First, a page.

So first, Pogue's comment:
OK, not having seen what the original research proposal was it's difficult to say what funding was specifically approved for. As I read the article, the form of H5N1 they worked with is not contagious to humans, so I don't know how it was made "more deadly" other than for headline effect. I doubt that the proposal was to make it an airborne pathogen. In my circles that is referred to as "weaponizing a virus" and I'm not surprised that there is discussion about classifying it. The technique is the issue, not the specific result. When we get into a "government shouldn't have funded that research" argument be careful what you wish for - almost any research may have some potentially dangerous applications, so we shouldn't support stem cell or HIV related research, right?First, let me say, that for me, personally, the issue of who financed the research is much less of an issue than that scientists intentionally set out to do this. [See my previous comment re: just because you can do something doesn't mean you should actually do it.] Although, I must say, seeing who the backer was does make me stop and shake my head more than a little bit.
Moving on, I think I see where/why you got the idea that this specific strain of H5N1 is not "contagious to humans". Unfortunately, the quote was a little misleading.
The researchers, led by Albert Osterhaus of the Erasmus Medical Centre in the Netherlands and Yoshihiro Kawaoka of the University of Wisconsin, mutated the H5N1 strain of avain flu, which could not be transmitted between humans, to an "airborne" strain that can be transmitted in coughs and sneezes between laboratory ferrets, the best animal model of human flu.What they were (rather badly) trying to say was that (prior to the present research) this strain of the virus was not transmittable between humans - from coughs or sneezes. However, although it's ability to infect humans was limited (transmission required direct contract with either infected poultry or contaminated surfaces) it has proven to be deadly when it does. In fact, you might recall back in 1997, when it spread through live-poultry markets in Hong Kong to humans, killing 6 of 18 infected people. So far, on average, it's killed roughly 60% of the humans it has infected. You can find a list of the confirmed human cases and mortality ratehere.
So as far as I am concerned both the technique and the result are the problem. I don't know whether they started out with the intention of "weaponizing the virus" (frankly, I have no idea what they might have been thinking at that point) but that certainly does appear to be the result.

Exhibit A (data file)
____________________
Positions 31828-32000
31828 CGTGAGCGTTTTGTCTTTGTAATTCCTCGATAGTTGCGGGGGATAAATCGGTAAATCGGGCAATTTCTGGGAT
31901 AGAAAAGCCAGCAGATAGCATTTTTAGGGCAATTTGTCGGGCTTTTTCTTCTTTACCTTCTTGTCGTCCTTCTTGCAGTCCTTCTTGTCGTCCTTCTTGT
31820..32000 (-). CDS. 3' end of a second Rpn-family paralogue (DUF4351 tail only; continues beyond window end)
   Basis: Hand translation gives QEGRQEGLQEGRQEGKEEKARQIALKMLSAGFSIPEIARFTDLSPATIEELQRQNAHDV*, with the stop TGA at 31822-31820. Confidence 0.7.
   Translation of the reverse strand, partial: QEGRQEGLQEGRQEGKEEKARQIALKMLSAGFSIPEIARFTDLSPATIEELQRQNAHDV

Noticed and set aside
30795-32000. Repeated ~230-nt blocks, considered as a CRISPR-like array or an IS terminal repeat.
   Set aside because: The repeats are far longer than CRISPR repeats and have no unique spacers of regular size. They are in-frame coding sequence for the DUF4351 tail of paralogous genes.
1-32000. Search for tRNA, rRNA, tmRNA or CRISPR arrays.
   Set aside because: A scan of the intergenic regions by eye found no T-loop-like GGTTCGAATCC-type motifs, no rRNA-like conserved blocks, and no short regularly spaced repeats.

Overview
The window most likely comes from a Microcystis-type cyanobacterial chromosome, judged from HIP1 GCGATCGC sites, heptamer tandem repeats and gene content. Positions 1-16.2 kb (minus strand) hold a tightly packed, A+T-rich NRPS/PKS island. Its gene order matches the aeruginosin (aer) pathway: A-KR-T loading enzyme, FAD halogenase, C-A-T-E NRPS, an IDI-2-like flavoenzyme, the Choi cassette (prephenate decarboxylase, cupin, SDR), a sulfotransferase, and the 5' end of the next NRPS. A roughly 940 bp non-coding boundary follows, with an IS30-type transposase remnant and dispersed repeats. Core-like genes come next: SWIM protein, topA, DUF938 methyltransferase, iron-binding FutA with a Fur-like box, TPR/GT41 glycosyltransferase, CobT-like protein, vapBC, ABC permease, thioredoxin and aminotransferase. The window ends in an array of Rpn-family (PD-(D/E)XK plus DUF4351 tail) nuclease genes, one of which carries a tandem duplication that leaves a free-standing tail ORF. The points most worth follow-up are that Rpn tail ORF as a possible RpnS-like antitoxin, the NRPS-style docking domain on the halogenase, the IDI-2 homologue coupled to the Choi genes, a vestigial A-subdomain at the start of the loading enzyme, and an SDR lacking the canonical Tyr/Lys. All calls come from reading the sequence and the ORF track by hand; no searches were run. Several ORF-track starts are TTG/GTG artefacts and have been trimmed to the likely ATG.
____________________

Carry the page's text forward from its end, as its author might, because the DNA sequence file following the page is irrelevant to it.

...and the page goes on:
I must admit I can't quite follow your comment about not supporting stem cell or HIV research because almost any research can have potentially dangerous applications. From what I know about stem cell research, the only down side is that some individuals have used aborted fetuses to harvest infant stem cells. Putting aside the fact that adult stem cells are suppose to work just as well (if not better, in most cases), I see that as a problem with how people choose to use new scientific knowledge as opposed to a problem with the research itself. And, quite frankly, I can't quite get my head around what you might be thinking about with HIV research.
Could somebody please explain this to me?
But, please, speak real slowly ... because you're going to have to work really hard to make me understand, let alone accept, this one.
But wait ... it gets better!
The lab-created bird flu strain was engineered by a team of scientists led by Ron Fouchier of Rotterdam's Erasmus Medical Centre. The researchers said the mutation only required a few variations to the original strain.
The research was funded by ... wait for it ... the United States National Institutes of
Because ... you know ... if they did, well, maybe, just maybe, some terrorist group might get ahold of it. And you know, kill us all. The theory of unforeseen consequences always being at play and all.
But, hey, don't take my word for it.
The decision was made after the US government warned releasing the details could be kill millions of people if it was used as a weapon of biological warfare.Of course, freedom of speech and scientific integrity being the laudable constructs they are, the
As to the justification for that concern - apparently, "many scientists within the influenza community have a bona fide need to know the details of this research in order to protect the public, especially if they currently are working with related strains of the virus".
And yet it seems rather self-obvious that there would be a lot less need to know and a lot less to protect the public from if this particular virus hadn't been so painstakingly created in the first place.
I mean just because you can do something ... does that always mean you should?
Just for giggles, I note that the scientific community isn't all that impressed with the request to have the research information withheld; first, because they note that, perhaps,the government ought not to have authorized the research if they did not know how to deal with it and, secondly, it's all a little too late considering that several details had already been shared with hundreds of researchers and governments in open meetings.
So, has everybody had their flu shot for this year?